Humor: Star Struck
I am way less cool than I think I am.
On a recent morning, I went running in Pan Pacific Park here in L.A. After three laps, I headed to the playground so I could do yoga and bodyweight exercises on the all-weather surface. In the middle of hero pose, as I was focusing on pulling my shoulder blades down and together, stretching my arms up, someone said, “Hi!” in a friendly manner.
The voice was familiar, but I couldn’t place it. I looked up…
And it was Jeff Goldblum.
(To those of my readers who don’t know who Jeff Goldblum is, he’s an actor and jazz musician who makes a frequent appearance in science fiction films. To those you who don’t understand how I know who Jeff Goldblum is because you know I don’t own a TV, don’t have Netflix, and rarely watch a movie, you need to understand that I was the nerdiest of the nerds as a kid. My teens were bookended by The Fly remake and the film adaptation of Jurassic Park.)
I mumbled, “Hello,” then went back to hero pose.
Afraid that if I opened my mouth, I’d blurt out, “THE END OF THE FLY WAS SO SCARY, I RAN FROM THE THEATER,” I moved from hero pose to a deep squat and then into warrior pose, outwardly ignoring Jeff as he played with his kids on the playground equipment.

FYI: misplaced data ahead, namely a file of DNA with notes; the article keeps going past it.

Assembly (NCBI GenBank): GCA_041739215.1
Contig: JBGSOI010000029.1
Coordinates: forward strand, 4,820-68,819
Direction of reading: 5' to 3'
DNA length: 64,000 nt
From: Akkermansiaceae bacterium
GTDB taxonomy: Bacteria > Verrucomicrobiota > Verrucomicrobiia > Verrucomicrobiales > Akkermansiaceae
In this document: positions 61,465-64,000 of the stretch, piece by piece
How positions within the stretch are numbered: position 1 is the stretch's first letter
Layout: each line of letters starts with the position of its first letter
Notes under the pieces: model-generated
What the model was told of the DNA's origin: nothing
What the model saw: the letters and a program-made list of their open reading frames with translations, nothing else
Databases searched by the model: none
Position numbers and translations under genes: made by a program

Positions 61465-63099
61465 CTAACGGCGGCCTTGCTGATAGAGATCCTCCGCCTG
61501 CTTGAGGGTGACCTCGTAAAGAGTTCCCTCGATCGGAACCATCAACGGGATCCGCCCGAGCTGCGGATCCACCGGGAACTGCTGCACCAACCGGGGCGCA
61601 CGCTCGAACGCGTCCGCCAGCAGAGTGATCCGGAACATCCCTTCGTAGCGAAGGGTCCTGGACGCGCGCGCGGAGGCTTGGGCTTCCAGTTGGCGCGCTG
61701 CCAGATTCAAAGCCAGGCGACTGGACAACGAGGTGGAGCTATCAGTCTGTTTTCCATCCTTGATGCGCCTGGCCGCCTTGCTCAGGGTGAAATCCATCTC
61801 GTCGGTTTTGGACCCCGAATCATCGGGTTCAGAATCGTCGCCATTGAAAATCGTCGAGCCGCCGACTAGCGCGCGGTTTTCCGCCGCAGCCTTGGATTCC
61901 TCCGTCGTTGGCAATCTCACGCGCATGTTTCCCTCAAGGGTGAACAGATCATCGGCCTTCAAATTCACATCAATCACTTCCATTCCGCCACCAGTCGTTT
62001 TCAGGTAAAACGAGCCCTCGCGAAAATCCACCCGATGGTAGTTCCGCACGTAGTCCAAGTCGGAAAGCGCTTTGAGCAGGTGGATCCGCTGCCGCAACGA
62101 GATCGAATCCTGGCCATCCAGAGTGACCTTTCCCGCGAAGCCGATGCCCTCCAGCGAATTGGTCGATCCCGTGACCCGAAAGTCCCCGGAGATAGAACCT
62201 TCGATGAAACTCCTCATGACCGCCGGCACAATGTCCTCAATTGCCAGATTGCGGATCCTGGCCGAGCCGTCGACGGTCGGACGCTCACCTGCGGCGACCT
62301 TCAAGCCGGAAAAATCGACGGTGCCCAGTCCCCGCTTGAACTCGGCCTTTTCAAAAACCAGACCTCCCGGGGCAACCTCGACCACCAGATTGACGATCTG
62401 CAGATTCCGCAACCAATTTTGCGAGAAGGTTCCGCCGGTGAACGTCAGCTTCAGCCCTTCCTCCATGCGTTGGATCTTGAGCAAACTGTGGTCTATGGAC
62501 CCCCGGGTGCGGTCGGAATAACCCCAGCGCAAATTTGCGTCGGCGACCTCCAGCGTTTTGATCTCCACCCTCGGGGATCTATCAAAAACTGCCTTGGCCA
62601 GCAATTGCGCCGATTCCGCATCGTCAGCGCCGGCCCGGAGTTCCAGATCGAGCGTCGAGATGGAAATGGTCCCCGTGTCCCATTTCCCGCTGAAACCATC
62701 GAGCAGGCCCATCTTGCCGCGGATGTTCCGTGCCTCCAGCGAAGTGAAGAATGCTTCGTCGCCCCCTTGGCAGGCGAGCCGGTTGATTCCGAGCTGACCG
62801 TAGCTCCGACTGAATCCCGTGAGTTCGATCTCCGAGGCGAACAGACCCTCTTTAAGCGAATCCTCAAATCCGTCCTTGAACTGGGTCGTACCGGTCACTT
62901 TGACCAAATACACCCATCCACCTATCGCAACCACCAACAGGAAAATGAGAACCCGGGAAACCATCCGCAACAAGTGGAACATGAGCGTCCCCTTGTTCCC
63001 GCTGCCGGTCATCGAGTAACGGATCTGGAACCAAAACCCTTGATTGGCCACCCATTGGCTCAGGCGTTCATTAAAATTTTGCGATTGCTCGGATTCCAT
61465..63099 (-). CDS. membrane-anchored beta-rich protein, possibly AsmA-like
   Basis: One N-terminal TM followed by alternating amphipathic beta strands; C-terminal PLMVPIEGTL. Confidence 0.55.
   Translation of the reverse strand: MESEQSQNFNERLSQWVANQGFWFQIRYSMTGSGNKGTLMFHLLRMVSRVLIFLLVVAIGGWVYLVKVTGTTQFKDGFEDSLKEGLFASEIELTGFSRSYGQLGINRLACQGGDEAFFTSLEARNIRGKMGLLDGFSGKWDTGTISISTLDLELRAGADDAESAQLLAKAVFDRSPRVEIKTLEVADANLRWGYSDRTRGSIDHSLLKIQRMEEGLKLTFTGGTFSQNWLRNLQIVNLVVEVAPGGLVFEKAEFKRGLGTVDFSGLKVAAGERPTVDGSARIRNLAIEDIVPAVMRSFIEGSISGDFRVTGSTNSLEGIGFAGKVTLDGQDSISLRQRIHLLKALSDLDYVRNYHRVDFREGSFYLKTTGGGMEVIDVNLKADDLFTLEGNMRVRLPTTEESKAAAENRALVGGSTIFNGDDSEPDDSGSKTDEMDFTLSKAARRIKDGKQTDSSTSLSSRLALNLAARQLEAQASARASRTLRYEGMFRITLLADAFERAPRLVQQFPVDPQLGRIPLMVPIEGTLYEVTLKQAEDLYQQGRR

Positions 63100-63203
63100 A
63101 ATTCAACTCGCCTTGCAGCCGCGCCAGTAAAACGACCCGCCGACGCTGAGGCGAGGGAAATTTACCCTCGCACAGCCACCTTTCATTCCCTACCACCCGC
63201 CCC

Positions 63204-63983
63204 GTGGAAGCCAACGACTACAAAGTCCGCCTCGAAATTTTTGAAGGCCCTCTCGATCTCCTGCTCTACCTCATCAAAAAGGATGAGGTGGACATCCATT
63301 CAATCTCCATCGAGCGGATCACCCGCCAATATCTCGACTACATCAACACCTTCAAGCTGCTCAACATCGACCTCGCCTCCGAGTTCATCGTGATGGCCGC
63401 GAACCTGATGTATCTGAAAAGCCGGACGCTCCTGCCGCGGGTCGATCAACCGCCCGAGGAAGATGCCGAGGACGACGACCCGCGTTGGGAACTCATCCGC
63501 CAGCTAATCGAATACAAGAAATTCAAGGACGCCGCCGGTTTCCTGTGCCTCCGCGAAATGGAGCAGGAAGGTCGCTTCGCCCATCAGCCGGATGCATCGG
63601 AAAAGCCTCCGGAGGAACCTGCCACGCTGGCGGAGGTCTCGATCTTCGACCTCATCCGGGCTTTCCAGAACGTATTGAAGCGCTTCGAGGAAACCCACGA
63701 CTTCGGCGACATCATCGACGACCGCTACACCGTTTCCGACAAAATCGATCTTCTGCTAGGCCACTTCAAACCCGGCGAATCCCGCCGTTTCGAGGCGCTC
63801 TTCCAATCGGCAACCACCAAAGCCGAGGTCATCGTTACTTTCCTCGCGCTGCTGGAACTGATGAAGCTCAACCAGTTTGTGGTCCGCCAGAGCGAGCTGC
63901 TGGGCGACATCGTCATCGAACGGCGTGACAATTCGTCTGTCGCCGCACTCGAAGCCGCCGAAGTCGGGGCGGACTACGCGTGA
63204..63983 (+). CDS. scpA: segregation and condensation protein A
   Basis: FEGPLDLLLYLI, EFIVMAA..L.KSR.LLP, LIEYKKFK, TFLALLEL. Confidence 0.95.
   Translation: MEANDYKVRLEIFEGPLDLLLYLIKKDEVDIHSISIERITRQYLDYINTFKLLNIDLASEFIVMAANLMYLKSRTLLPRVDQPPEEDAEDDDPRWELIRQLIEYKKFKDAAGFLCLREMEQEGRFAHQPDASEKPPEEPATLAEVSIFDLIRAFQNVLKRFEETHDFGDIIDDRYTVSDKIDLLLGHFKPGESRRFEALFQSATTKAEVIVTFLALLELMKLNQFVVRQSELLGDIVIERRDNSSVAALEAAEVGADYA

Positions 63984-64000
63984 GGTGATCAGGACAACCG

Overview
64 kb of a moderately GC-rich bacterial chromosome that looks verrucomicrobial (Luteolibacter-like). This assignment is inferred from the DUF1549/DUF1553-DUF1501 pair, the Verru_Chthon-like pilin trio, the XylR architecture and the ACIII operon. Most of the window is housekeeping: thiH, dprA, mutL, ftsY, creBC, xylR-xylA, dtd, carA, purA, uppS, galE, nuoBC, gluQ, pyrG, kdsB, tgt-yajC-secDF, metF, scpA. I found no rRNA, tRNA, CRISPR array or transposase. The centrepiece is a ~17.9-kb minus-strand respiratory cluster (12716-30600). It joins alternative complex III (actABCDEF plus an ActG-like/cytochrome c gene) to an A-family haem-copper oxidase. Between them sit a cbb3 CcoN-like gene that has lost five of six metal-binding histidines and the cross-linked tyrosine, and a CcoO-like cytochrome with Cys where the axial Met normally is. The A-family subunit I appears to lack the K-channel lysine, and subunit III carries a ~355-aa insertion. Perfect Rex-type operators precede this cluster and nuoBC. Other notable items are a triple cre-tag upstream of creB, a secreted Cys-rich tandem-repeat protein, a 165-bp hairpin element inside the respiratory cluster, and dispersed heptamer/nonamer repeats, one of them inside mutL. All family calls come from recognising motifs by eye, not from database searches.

Inwardly, however, I kept thinking, Jeff Goldblum just said, “Hi!” to me!
Twenty years into living in L.A., I should know how to handle this better. I’ve bumped into Mila Jovovich returning something at Bed Bath and Beyond when buying sheets, browsed books at the Los Angeles Times Festival of Books while Jane Seymour paid for her purchase at the register, and shopped for Chanukah gifts at Toys ‘R’ Us (alev hashalom) beside Lisa Kudrow—twice.
And I can talk to celebrities without sounding like an idiot, at least sometimes. Once, while crossing La Brea Avenue, I was stopped by Terence Stamp.
“Excuse me,” Terence said. “Can you give me directions to the Farmer’s Market.”
In response, I gave him perfectly coherent directions and even managed a smile. Then I crossed the street very quickly, entered my place of work—a local day school—and nearly burst into tears, because nobody, I mean nobody, in that office knew who Terence Stamp was and all I wanted to do was shout, “I GAVE GENERAL ZOD DIRECTIONS!”
My fangirling extends to less shallow levels of celebrity. When Rabbi Orlowek circulates at a kiddush after he speaks in shul, I am incapable of coherent speech. Once, someone encouraged me to approach Sara Yocheved Rigler after a speaking engagement, and I turned magenta and ran in the opposite direction. And when my friend Devorie mentioned she’s related to the poet Yehoshua November, I squealed.
I like to think I’m mature, refined. I aspire to be a lofty Yid. But my goofy reaction to Jeff proves that deep down, I’m still as nerdy as I was in high school.